As with anything—even with people—there are two different kinds that complement each other. They simply complete each other.
It is like partnering ketchup with French fries, a graphic T-shirt with a blazer, and the colors black and white. The same goes for IPv6 and Bitcoin.
The Internet Protocol (IP) allows for computers to send data to each other on the Internet, where each computer has an IP address that distinguishes it from others on the network. The current IP version, IPv4, only has a limited number of addresses; and it has already run out of unique ones.
And that is why the world is steadily transitioning to IPv6, which is scaled to be able to generate unique addresses for each individual and device connected to the Internet. In fact, it will take 58,000 years for IPv6 addresses to be completely depleted, even when it is generating 10 million new addresses per second.
IPv4 not having the capacity to be able to provide each individual and device on the Internet with a unique address—they are usually reserved for large servers, and those on the same server share the same IP address—is not something a lot of people know. This makes it difficult to create single identities for everything on the Internet.
IPv6 makes identities possible, which then allows for true peer-to-peer or IP-to-IP communication. Put simply, IPv6 allows for machines and people to exchange information directly with each other. And Bitcoin being a peer-to-peer network built on blockchain technology completes the setup.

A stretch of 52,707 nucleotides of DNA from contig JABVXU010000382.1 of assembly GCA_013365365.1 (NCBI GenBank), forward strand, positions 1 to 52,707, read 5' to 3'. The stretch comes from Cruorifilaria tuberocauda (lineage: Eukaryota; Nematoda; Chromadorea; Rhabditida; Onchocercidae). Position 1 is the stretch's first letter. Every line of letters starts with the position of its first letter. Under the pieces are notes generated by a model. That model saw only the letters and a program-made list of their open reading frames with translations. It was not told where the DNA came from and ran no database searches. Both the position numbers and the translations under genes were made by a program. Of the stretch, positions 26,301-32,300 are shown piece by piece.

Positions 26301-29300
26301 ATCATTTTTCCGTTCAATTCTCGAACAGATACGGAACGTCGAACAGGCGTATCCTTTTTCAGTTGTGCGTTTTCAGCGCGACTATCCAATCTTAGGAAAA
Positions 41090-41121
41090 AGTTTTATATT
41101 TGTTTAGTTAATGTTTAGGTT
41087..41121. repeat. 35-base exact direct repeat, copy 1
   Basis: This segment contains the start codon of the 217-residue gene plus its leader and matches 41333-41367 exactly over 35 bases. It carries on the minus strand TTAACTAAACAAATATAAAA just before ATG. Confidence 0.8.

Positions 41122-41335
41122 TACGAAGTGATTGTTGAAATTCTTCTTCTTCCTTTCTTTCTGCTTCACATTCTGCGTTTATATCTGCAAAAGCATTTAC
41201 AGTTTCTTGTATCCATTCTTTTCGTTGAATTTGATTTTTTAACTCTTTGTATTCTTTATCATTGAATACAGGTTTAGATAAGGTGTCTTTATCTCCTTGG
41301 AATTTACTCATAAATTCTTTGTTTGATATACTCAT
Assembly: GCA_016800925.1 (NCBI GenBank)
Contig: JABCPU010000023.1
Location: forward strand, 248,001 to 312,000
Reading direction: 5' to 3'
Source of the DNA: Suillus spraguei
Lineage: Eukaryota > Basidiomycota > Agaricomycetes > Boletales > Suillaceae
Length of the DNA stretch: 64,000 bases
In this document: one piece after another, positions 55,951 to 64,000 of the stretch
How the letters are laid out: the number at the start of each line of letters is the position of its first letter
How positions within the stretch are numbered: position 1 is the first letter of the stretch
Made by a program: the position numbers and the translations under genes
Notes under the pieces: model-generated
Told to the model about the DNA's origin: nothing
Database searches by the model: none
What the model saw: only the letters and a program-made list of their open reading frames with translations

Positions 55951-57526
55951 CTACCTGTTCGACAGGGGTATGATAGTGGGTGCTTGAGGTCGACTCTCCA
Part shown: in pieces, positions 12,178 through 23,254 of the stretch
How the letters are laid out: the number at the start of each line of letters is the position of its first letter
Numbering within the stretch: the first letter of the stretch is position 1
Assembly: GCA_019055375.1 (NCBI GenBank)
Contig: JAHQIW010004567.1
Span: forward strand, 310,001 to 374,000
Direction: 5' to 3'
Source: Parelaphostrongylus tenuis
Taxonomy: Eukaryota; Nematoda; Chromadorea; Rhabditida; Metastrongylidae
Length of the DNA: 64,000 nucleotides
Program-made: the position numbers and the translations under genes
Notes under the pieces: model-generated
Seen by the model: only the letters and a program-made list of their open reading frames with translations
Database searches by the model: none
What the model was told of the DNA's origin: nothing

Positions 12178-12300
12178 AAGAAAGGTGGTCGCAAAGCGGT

“[Bitcoin] is not as complex as people make up. It’s a ledger. It records things. It should scale. It should be cheap. There’s a reason for this most of the world’s population can’t afford things when they’re expensive. We don’t need solutions to help the rich do banking. Really. We’ve had those for a long time,” Bitcoin creator and nChain Chief Scientist Dr. Craig Wright explained in his keynote presentation at the recently held BSV Global Blockchain Convention in Dubai.
“We need solutions to help people who aren’t included in the global economy. We need a way of making machines talk to machines cheaply so that we can actually start implementing these globally. IoT is going to be taking off, and we don’t want a series of walled gardens owned by a few large corporations. We want interoperable systems… so people could talk to people,” Dr. Wright added.
To clarify, the Bitcoin that Dr. Wright is talking about is BSV and not BTC. This is because BSV has restored the original Bitcoin protocol and unleashed its capacity for limitless scaling. This means that data blocks and throughput are continuously increased while fees are reduced to tiny fractions of a penny.
As BSV scales, it becomes more efficient in handling big data and instant transactions, more secure, more private, and a whole lot cheaper. IPv6 and Bitcoin together make endless implementations possible, making next-generation technologies flourish.
“If I want to be able to trace a source of meat from end to end, so that in the future, if something like the mad cow incident in Britain happens, rather than killing practically every cow in the country, I can monitor the individual farms, and pick and choose and have a surgical response—saving millions of farmers millions of farms. We can do that,” Dr. Wright revealed.
In a nutshell, Bitcoin in the form of BSV maximizes the potential of IPv6. And if IPv6 could talk, it would probably say to BSV, “You complete me.”
Author: Makkie Maclang